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Publisher: Aspyr Media    Genre: Adventure & RPG
Min OS X: 10.2.8    CPU: G3 @ 500 MHz    RAM: 256 MB    Hard Disk: 500 MB    8x CD-ROM    Graphics: 32 MB VRAM

CSI: Crime Scene Investigation
December 15, 2004 | Jonathan Lowrie

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CSI: Crime Scene Investigation is one of the most popular television franchises on the air today. This procedural drama TV show pits half geek, half cop against the bad guys in a forensic fury to pin the murder on the criminals. The original show in this series, CSI: Crime Scene Investigaton is situated in Las Vegas, and this is where our video game is set as well. Aspyr is responsible for the Macintosh port and their quality shows. Installing this 4 CD game is smooth and intuitive.

You begin the game as a new recruit for the Las Vegas crime lab working under your supervisor Gil Grissom. When you first begin the game, you make a profile to allow you to save and come back at a later time to solve your cases. The first of five scenarios is a murder investigation. This scenario also serves as your tutorial for the game and the interface. Within a few moments you will learn how to move about crime scene locations, collect evidence, analyze trace evidence and run fingerprints through a database. You progress in a linear fashion through the case, collecting evidence, using the different tools available to you. After completion of this scenario, you will have used Luminal for blood evidence, a magnifier for trace evidence, and various means to physically collect evidence and DNA. You also will find out how to ask your CSI mentor for clues, or how to interview suspects, and witnesses.

During each of your cases, a new CSI joins you to supervise your case. The entire cast of the television series is present, including Gil Grissom, Catherine Willows, Sara Sidle, Warrick Brown, Nick Stokes and Greg Sanders, The CSI of each case will guide you along in your search for the truth and evidence. Upon collection of evidence, it's a good idea to bring it to the lab, where Greg Sanders will analyze it. The lab is also where you can examine fibers at the microscope and run fingerprints on the computer database. The computer also allows comparison of prints and other evidence, and if the scenario requires, allows access to chat rooms and other applicable info. In murder cases in which the victim's body has been located, it's possible to get additional information from chief medical examiner Al Robbins at the coroner's office. Dr. Robbins will walk you through the autopsy and the cause of death and any additional evidence that was collected. Jim Brass, captain of the homicide division, will provide search warrants and other assistance, as each case requires.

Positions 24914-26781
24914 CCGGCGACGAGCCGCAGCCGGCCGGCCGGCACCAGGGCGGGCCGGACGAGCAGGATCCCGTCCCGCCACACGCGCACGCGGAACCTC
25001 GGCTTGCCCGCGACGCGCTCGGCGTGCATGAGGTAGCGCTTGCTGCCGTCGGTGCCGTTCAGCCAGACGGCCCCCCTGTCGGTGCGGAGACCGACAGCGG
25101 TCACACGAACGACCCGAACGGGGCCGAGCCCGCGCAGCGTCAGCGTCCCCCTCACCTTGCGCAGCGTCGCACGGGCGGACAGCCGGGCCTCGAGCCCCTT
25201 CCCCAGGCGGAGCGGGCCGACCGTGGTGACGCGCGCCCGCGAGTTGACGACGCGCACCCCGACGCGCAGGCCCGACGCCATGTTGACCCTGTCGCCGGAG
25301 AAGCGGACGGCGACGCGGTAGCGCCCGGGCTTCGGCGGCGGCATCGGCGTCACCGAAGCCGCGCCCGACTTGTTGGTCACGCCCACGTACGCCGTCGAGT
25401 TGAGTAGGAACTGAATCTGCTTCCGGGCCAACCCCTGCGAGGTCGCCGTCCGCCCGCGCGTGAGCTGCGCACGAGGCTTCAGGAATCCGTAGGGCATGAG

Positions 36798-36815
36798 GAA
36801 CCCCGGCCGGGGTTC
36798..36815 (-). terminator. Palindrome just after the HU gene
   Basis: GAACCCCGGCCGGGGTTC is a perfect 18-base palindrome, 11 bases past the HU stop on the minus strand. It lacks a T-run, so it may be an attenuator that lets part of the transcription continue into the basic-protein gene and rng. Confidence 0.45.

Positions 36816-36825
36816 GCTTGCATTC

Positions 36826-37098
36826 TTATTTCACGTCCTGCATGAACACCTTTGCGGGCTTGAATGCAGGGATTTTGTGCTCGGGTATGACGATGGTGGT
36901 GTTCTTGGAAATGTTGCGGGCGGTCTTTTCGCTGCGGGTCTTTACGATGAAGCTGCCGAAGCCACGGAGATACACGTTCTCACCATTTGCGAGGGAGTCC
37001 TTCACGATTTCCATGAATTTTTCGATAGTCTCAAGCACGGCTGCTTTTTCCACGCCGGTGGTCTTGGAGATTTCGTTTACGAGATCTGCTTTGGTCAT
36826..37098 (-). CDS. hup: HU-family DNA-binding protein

As the first scenario is a tutorial, it is also rather easy. Most players will have no trouble passing the next three missions without using a single hint. The last case can be frustrating as the game makes evidence hard to access rather than hard to find. It’s impossible to use any of your tools improperly. Should you try to dust for prints where there are none to be found, your CSI partner will announce, "There are no prints here." Try to use your cotton swab when you ought to be spraying an item with blood-revealing Luminal, and your CSI partner will say, "You can't use that here." Ultimately, it's a matter of trial, error, and simple logic.

CSI is reminiscent of much older Mac games like Déjà vu and Uninvited where you have an elaborate storyline and graphical environment but you have limited ability to interact with the world. In CSI you have certain aspects of the environment that you can interact with. The rest of the environment is untouchable. For example, on a bookcase you may have a dozen books, but only one of them will be selectable. Sometimes the game's evidence collection can be frustrating. You will be told you need to check for trace evidence, and then find every single tool not usable. You need the evidence, but have no way to collect it. Fortunately, you do not need to collect every single piece to garner a confession from the bad guys.


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